The ironic conformism in the poem is compounded by a typically modernist wish for a ‘golden silence’ in the last line. While on the one hand this can be seen in the context of troubling change, to ‘sing amidst our uncertainty’ it also indicates the wish to escape from personality which Eliot articulated in Tradition and the Individual Talent. 

While Eliot’s symbolist poetry, such as Rhapsody on a Windy Night, seems to reflect Remy de Gournmount’s view of the writer’s purpose as being to unveil the world behold in a personal mirror, the surrealist elements of this work remains in later work like the Wasteland but is toned down and the impersonality and shifting narrating voice can be seen as a way to escape the poets singing with ‘such airs.’ 

‘I had not given a penny for a song’ moves from poetry as restrictive toil to poetry as ballad – there might be a reference to epics, especially to Homer whom Defoe called a ballad-singer, in the simultaneous nostalgia and satire of these lines. 

While this poem’s conextuality is situated within early modernism it also contains some elements which appear in post-modern poetry. As Brooker has argued the two modes are not mutually exclusive but rather cancel and subvert each other. Lyotard sees Postmodernity as the element which in the modern seeks to represent the unpresentable. In this poem the sense of failing to reach an object is resolved by the wish for silence, which can be compared to T.S Eliot’s seeing poetry as possibly a way to heal the ‘dissociation of sensibility’ in art. 

The ironic conformism of such a stance brings to mind D.H Lawrence rejection of a ‘stable ego’ but also perhaps Barrow’s ‘minipoet’ and the 50’s movement, and is reminiscent of poems such as Larkin’s so to hear it said for example, with it’s reference to poetic gestures and heroes ‘stubbly with goodness’ ,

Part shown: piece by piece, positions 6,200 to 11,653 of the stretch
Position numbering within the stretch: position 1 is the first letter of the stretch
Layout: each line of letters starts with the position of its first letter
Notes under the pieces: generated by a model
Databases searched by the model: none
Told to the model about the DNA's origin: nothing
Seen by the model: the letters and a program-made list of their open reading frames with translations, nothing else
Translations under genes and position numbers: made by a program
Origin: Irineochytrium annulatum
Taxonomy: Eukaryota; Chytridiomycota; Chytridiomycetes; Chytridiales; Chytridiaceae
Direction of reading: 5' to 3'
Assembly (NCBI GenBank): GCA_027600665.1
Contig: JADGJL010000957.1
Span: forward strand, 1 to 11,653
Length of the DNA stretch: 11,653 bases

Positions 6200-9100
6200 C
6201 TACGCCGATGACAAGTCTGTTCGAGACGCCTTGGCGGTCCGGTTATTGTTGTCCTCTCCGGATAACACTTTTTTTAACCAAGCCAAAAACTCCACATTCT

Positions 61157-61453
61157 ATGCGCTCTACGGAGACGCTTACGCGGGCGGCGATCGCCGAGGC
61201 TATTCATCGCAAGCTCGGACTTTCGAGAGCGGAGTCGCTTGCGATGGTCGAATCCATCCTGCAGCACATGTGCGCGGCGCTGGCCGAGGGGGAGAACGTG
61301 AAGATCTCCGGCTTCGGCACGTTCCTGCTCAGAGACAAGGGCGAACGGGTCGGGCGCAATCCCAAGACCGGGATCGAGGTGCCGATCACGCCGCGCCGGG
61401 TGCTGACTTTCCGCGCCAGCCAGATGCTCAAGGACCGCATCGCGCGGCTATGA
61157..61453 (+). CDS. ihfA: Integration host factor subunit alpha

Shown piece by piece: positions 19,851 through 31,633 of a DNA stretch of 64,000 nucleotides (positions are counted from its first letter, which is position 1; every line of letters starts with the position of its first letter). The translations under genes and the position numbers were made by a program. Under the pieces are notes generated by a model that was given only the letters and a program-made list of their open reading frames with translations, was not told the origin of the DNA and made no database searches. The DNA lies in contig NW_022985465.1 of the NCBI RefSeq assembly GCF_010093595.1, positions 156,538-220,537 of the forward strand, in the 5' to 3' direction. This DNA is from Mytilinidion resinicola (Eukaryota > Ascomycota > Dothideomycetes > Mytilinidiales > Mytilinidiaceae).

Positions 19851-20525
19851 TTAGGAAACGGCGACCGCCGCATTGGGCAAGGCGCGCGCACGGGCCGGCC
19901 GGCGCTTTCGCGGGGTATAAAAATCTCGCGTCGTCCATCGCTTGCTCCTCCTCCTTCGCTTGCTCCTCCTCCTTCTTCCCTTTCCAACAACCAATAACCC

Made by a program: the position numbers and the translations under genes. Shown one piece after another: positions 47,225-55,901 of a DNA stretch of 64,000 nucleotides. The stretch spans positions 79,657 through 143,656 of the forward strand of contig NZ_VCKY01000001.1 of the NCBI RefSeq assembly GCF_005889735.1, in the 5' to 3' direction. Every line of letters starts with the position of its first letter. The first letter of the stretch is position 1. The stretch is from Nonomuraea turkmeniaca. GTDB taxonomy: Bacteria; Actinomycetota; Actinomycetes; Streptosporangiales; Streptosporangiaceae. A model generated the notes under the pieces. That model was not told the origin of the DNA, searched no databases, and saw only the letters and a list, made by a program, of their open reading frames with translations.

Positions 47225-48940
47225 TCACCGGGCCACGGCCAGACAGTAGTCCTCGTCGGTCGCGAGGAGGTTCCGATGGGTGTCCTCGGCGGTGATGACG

The Victorian sense of redundancy in a post-Kantian world is combined here with the feeling of inadequacy of poetic songs or airs, the wish to be a fish – the last word is particularly effective following the stress on ‘colder and dumber and deafer’ which implies death, while fish has connotations (as in Wasteland) of rebirth and generation as well as speechlessness, of a mouth moving but saying nothing. This might recall Pound’s poem Hugh Selwyn Mauberly and the lines ‘the age demanded an image/of its accelerated grimace’. Here the speaker cannot reach this image or the self assertion necessary to voice it. This relates to the Lyotard’s postmodern stress on the unpresentable , which can be read in a positive light as Hutcheon says ‘not the escape from representation but a commentary on it’. 

Early modernism’s debate on representation can be seen not only in poetry and art but also in the novels of James and Conrad for example, whose novels show as Bradbury has argued ‘not so much a substantiation of reality as a questioning of it’. 

However, the negative tone of the poem might imply an opposite reading. Jameson’s analysis of the postmodern condition discusses the idea that the erasing of human subjectivity and individuality as viable has lead to a ‘failure of the new’ as artists can no longer create but must speak through forms already present, as Barth’s literature of exhaustion and Eco’s argument on the need for revisiting the past indicate. 

This postmodern inclination for pastiche – out of a sense of surplus and saturation in Kapur’s words, might also be traced in the sense of exhaustion which marked the need for breaking from the past in the early modern period, the rejection of what Pound called the ‘crepuscular spirit’ as ‘Caliban casts out Ariel’. 

written: 2007
Creative Commons License